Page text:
I’m certainly looking forward to it. The next few months are going to be very interesting. There’s going to be a lot of evolution in this space. We’re definitely committed to keeping up that promise for the customer and, at the same time, delivering out-of-home content but with the right rights and monetization models embedded within it.
SP – You’re saying something very interesting insofar as up to now a lot of the discussion publicly has been simply about the rights issues. But mentioning advertising and monetization really goes to the heart of the matter, because I assume the content owners are looking at this situation that’s emerging with dynamic advertising,
Madison Avenue is pretty excited about it, and certainly the technologies are out there now to support it. So then the question is, okay, how does this pie get divided up? They have the rights carrot to hold and say we want to give you the rights, but we want a share in this advertising game. And you’re saying, well, we have to support this with our technology and our networks and everything else, so it can’t just be that you get to sell all your ads and that’s the end of the story. So how are those negotiations going?
Krishnaswamy – I think they’re going pretty well, because there are some well-established models around monetization. If you look at the normal TV delivery infrastructure you see today on set-tops, I think what the industry is really trying to do is to think about measurement.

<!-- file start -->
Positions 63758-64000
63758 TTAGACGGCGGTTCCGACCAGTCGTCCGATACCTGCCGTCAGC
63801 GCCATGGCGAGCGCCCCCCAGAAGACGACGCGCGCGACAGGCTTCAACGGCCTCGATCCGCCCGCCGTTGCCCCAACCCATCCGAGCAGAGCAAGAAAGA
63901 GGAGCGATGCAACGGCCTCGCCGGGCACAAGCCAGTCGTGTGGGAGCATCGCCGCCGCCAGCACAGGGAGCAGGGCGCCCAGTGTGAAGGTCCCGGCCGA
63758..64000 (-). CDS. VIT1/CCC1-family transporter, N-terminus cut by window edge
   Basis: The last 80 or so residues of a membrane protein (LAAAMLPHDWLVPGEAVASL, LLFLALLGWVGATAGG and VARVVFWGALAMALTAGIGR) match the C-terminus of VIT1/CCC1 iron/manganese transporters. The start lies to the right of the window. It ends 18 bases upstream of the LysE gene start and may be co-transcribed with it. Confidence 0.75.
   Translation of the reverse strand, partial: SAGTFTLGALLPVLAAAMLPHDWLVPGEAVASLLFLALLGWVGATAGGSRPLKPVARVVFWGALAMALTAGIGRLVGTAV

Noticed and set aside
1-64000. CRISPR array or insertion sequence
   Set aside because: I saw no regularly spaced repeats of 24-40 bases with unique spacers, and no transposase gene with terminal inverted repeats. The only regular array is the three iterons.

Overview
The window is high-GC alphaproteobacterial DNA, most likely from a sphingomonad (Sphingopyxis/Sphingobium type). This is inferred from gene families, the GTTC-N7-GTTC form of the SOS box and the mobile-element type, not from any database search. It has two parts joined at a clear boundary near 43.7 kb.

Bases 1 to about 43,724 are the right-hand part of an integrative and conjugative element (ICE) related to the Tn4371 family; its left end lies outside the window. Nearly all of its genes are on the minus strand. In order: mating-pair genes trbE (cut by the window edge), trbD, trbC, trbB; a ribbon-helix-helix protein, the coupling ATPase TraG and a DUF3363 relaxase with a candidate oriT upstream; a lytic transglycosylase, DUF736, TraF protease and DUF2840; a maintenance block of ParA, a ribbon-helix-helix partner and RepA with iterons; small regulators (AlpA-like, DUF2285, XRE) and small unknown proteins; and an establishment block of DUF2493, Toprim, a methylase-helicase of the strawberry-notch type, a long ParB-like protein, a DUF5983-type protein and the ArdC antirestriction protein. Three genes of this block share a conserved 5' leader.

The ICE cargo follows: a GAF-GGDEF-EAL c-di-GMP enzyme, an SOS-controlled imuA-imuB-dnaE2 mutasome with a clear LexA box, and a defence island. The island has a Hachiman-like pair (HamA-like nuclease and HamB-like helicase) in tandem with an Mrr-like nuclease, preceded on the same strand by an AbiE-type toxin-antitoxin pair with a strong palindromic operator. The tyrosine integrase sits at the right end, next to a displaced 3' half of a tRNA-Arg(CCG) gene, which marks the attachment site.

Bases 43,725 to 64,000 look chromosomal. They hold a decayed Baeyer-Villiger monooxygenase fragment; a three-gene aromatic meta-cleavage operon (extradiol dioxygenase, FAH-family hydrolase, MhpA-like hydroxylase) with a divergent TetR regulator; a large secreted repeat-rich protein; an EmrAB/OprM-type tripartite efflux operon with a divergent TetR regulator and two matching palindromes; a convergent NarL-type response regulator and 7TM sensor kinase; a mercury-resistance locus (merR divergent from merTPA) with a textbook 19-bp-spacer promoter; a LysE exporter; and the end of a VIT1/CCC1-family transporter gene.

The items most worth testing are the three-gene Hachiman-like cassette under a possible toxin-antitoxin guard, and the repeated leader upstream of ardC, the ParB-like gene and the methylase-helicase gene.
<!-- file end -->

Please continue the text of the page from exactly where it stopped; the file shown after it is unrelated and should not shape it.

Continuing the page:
What drives national advertisers and the value of those ads is the ability to measure the usage of the most popular programs. As you know, the common currency of measurement is Nielsen on normal TV. What we’re seeing now is Nielsen is taking a more pro-active approach toward making sure the same measurements we have on set-tops and TV sets are now available on tablets and other consumer electronics devices. There have been some interesting announcements around it.
We’re eagerly awaiting solutions, and we’re working together to resolve the problem. I think everyone is taking a proactive approach. So I would definitely look at early next year as bringing some good changes for everyone.
SP – When we get into the IP domain and tablets and what have you, we’re talking about going way past the old Nielsen approaches. Now we’re getting real numbers on every possible user, which puts quite a collection burden on the operators. It’s not just Nielsen anymore collecting the data.
So you’ve got to buy into different vendors’ approaches to doing this kind of stuff. Do you feel that once there’s agreement on what the data points are and how to aggregate them and report things the technology will be there to really pull this together and that you can deliver on these capabilities?
Krishnaswamy – Yeah. I feel pretty good about the technology. We’ve been at it for at least two and a half, three years. So we, in fact, actually have pretty good analytics around knowing peak times of what are the most popular shows, what are the most popular channels being watched, how viewership changes from device to device, etc.
And I’ll tell you, as we’ve been observing channel usage and program tune-in behavior, as an example on Xbox, even though we have a very similar set of channels as we have on the tablet, you see a completely different type of user behavior. Our peak times are generally after 10 p.m., because you’re attracting males between 18 and 35. They’re avid gamers or late-night comedy, drama, cartoon viewers.